Bananas are good for mental and physical health, and they provide energy… but they also contribute largely to the island’s economy! Focus on a fruit of many virtues.
The banana was brought to Martinique by the Portuguese in the 16th century. But it was of little importance in Guadeloupe until the 20th century. In 1928, a cyclone ravaged the coffee and cocoa plantations. That is when the first banana trees were planted, but it was in the sixties that banana production developed significantly.
The banana “tree” is in fact a giant herbaceous plant. Once plant – ed, the young banana plant takes nine months to reach full fruit-producing maturity. When it does, the banana flower, or “popotte” emerges, followed by a bunch of bananas which will be picked nine weeks later. In the meantime, biodegradable plastic bags are used to protect the bananas from birds and insects. The fruit becomes ripe for consumption three to four weeks after being harvested.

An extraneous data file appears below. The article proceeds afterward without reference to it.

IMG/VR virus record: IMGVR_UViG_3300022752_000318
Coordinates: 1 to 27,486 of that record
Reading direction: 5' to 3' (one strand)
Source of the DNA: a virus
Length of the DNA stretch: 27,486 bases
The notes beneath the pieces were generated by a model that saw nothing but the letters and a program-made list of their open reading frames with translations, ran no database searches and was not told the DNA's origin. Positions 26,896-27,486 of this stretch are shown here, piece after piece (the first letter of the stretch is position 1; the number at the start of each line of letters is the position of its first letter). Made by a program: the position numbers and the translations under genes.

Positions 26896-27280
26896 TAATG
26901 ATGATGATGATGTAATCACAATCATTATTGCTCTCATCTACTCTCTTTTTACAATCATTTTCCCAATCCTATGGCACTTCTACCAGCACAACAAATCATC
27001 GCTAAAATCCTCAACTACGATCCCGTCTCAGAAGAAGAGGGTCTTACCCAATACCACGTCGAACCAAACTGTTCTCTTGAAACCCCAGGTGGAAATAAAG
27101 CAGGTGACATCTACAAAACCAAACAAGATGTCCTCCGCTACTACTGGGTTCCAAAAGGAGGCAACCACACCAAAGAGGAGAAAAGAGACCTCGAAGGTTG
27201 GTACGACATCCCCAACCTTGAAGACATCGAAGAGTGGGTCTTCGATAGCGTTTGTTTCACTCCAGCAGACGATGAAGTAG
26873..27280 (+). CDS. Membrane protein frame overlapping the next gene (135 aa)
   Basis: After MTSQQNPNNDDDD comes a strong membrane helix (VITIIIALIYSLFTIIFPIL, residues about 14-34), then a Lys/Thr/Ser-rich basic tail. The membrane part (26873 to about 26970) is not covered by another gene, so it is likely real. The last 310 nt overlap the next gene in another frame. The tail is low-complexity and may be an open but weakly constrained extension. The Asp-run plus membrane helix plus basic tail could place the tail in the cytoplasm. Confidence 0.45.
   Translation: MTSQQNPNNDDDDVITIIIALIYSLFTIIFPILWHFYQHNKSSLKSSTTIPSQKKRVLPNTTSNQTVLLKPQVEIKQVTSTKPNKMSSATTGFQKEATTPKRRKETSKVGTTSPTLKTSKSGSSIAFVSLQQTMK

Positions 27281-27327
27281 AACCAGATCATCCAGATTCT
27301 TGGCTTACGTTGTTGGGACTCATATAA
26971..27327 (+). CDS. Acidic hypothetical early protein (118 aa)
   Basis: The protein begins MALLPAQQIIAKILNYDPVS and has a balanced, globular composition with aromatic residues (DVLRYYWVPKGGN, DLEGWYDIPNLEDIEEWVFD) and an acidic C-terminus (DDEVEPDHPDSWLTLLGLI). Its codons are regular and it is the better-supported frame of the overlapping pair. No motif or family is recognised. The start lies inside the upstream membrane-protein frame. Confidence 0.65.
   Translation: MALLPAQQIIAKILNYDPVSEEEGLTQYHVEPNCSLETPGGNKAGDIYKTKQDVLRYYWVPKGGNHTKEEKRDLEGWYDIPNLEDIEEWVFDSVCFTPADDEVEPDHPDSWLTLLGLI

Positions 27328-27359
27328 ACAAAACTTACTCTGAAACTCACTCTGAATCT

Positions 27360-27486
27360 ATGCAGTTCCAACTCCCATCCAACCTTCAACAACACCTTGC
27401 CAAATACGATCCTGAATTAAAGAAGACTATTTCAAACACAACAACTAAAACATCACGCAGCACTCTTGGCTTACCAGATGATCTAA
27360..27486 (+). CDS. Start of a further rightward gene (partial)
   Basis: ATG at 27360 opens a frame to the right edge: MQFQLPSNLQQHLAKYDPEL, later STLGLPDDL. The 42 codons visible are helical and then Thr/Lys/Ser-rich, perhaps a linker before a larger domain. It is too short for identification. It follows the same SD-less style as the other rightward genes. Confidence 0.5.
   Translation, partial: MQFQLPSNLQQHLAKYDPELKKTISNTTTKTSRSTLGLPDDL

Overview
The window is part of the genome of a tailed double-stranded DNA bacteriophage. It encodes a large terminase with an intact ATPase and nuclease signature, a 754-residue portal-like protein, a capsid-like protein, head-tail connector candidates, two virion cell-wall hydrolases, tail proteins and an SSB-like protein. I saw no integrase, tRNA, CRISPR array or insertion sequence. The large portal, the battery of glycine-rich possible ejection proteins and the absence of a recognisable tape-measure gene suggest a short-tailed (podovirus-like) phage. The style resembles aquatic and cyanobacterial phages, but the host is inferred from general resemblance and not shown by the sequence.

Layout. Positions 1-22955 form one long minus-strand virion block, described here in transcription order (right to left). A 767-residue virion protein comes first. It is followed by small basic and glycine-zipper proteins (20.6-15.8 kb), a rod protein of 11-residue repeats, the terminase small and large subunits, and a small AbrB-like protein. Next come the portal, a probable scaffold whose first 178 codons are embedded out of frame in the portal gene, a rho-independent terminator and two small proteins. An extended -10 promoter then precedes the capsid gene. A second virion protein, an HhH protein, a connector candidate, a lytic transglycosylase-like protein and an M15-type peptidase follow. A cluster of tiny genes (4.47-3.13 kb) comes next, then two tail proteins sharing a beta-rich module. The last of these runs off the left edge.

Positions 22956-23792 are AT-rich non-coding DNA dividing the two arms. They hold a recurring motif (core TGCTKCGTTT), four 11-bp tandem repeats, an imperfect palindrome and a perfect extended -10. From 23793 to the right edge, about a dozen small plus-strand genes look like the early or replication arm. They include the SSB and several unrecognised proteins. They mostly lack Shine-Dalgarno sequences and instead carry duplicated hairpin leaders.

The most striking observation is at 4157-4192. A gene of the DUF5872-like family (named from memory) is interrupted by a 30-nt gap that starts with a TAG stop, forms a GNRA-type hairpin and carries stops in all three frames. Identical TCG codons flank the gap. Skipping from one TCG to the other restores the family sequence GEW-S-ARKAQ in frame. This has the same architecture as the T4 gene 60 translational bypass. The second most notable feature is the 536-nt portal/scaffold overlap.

Bananas are used in numerous West Indian dishes, such as chicken colombo (plantain) and pâtés, or incorporat – ed into cheese-topped dishes cooked in the oven, made into crisps or Spanish-style fritters, or even blended into cocktails.
Nowadays, banana growers are taking care to limit the use of pesticides. More and more, they are committing to organic and sustainable methods. Good to know: banana skins make an excellent fertilizer.